As we looked at briefly last week, we all read the Bible and form an understanding of what ‘church’ is from different backgrounds and traditions. Our church stands on the heritage of the Anglican denomination, which we have a lot to be thankful for. The Anglicans in Sydney are committed to teaching the way of salvation through Jesus – the ‘gospel’ – as the Bible does, holding firm to the main point of the scriptures which is the revelation of God in Jesus, making a way for us to be forgiven, cleansed, and reconciled to God as we’re also set apart from the world to become the children of God, not by works, but by God’s grace, received through faith. This is the ‘key of knowledge’ that unlocks all of scripture.

Although we are so thankful for this foundation, the Anglican denomination also holds some traditions that make it difficult to apply certain truths. Thankfully none of these truths are what we’d call salvation issues or even primary issues that relate to the nature of God himself or the gospel that’s been handed down to us, but secondary issues that we’ll look at in the study this week. To better understand this we need to go back in time to 16th Century England, where it all began.

The Church of England was founded in 1534 when King Henry the VIII removed Pope Clement VII as the head of the church in England because the Pope was not willing to grant the King an annulment from his wife Catherine of Aragon. Henry’s request put the Pope in a difficult position because Catherine was Aunt to Charles V who was the Holy Roman Emperor at that time (1519 – 1556), so he denied Henry his annulment. Note; the relationship between church and state made for a very complex set of relationships during these times! When Henry removed Pope Clement VII from his role as head over the church in England, Henry replaced the Pope with himself, and the Church of England was founded. Henry then appointed an Archbishop named Thomas Cranmer who granted his annulment. Henry went on to marry a total of six wives.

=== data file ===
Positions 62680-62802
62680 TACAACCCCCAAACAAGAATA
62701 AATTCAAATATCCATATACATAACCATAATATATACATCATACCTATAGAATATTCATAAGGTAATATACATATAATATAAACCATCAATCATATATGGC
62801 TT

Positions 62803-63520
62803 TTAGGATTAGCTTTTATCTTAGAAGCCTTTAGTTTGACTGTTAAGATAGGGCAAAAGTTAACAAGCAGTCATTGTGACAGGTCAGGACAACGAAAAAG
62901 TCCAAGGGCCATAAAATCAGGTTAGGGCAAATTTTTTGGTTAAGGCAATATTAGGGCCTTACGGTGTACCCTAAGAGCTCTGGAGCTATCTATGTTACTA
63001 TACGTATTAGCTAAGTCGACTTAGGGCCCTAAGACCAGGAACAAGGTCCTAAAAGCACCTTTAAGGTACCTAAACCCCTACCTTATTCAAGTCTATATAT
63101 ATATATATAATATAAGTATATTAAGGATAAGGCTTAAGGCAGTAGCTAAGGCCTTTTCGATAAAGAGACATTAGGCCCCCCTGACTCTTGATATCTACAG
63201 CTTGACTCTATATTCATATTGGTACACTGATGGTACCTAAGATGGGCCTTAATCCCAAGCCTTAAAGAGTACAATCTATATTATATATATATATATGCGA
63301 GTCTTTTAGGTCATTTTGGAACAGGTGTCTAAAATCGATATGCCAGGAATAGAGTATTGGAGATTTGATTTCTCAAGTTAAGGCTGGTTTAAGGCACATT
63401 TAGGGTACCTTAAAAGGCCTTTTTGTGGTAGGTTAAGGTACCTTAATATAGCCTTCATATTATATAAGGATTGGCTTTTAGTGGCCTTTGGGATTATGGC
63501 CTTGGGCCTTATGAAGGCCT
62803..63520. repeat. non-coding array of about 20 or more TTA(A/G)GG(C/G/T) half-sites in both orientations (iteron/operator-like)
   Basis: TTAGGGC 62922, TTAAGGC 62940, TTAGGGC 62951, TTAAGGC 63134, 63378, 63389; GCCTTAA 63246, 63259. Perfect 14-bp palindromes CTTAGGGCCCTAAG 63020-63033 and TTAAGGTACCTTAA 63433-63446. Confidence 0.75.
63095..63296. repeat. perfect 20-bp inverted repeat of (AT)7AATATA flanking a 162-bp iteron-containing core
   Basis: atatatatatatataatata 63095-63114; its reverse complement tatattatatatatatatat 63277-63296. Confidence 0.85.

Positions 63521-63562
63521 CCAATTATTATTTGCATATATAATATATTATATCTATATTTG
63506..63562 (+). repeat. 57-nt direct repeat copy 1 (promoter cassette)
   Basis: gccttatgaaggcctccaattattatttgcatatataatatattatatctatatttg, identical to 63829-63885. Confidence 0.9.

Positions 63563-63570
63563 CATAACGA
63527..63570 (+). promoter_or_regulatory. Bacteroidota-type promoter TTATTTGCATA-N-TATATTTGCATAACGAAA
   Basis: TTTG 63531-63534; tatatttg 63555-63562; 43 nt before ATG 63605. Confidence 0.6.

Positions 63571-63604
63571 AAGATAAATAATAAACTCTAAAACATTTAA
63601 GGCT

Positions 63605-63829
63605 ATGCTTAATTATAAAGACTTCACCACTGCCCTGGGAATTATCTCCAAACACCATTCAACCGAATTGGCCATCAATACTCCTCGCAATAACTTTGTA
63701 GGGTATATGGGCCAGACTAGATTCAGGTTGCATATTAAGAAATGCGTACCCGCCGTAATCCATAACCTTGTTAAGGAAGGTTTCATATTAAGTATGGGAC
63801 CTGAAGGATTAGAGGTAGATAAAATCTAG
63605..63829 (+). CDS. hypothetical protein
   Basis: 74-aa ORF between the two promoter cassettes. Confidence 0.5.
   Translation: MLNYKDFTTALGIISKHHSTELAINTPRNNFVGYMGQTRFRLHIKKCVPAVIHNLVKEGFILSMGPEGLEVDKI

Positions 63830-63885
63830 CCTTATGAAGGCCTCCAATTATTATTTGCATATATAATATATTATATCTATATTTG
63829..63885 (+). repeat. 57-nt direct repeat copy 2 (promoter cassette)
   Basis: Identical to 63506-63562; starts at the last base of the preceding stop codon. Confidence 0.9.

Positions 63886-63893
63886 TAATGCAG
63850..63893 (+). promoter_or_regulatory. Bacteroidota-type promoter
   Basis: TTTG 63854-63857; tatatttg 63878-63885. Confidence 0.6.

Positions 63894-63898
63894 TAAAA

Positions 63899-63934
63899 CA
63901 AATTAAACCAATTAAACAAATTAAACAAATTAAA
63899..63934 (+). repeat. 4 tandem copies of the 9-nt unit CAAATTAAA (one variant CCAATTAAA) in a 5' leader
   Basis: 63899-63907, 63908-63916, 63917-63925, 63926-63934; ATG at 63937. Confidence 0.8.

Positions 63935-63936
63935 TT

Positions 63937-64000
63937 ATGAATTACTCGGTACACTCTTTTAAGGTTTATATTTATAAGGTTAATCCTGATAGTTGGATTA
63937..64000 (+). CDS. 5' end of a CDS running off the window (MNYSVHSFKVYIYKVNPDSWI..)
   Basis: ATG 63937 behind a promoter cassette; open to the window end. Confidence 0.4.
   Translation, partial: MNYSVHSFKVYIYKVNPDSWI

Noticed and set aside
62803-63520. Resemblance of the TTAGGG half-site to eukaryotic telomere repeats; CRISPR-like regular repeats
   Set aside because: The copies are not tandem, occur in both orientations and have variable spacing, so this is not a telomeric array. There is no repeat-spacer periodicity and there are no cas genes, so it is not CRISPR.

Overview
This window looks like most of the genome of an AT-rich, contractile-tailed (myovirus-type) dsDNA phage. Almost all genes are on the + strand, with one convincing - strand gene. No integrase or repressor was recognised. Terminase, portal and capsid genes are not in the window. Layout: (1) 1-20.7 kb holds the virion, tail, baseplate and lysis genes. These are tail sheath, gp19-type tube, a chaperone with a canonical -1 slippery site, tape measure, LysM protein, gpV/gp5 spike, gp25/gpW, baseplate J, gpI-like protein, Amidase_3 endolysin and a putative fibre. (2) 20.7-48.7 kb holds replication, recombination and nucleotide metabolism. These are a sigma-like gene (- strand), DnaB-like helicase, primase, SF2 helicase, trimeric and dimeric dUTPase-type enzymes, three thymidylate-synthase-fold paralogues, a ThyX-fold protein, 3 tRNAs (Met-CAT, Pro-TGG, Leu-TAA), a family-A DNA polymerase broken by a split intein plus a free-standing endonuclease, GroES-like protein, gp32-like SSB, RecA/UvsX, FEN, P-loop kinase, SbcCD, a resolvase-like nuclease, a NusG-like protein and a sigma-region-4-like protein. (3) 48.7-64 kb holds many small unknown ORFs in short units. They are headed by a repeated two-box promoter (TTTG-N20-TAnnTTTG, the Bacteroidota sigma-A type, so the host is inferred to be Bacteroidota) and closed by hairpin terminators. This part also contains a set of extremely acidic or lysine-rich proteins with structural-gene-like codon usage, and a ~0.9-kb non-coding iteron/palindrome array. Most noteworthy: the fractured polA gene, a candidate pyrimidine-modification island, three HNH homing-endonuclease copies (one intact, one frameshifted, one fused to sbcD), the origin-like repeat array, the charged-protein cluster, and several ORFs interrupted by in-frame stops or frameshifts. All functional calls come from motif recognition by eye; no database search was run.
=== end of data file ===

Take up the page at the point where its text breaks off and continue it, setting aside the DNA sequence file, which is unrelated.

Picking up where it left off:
Although this was in many respects a disastrous sum of catastrophic events, King Henry’s separation from Rome also allowed for him to authorize an English version of the Bible to be provided for every church. This would have been illegal under Catholicism at that time. Henry’s son Edward VI who became King in 1547 was tutored by men who knew their Bibles, and the Church of England began its own reform as the gospel was better understood. There were many tumultuous times ahead, but in short, from that time on the Church of England would contain both Protestant and Catholic clergy, as is still the case today. In Sydney we have a largely Protestant heritage which is why you can hear the Bible taught in just about any Anglican church in the Sydney Diocese, but outside of Sydney the Anglican churches are more commonly ‘High Church’, or ‘Anglo-Catholic’, although by the grace of God the landscape is changing for the better.

As mentioned above, although we are so thankful for the true gospel being taught clearly in Anglican churches in Sydney and some other places, a biblical understanding of the authority structure of the church was lacking. This is because the Church of England was thoroughly Roman Catholic, with Priests over each congregation, Bishops over the Priests, the Arch-Bishop over the Bishops and the reigning monarch of England taking the place of the Pope over the denomination as a whole. In short, even when the gospel was taught in certain Anglican denominations – like it has been in Sydney since its foundation in 1788 – it was taught within a Roman Catholic authority structure which still remains today.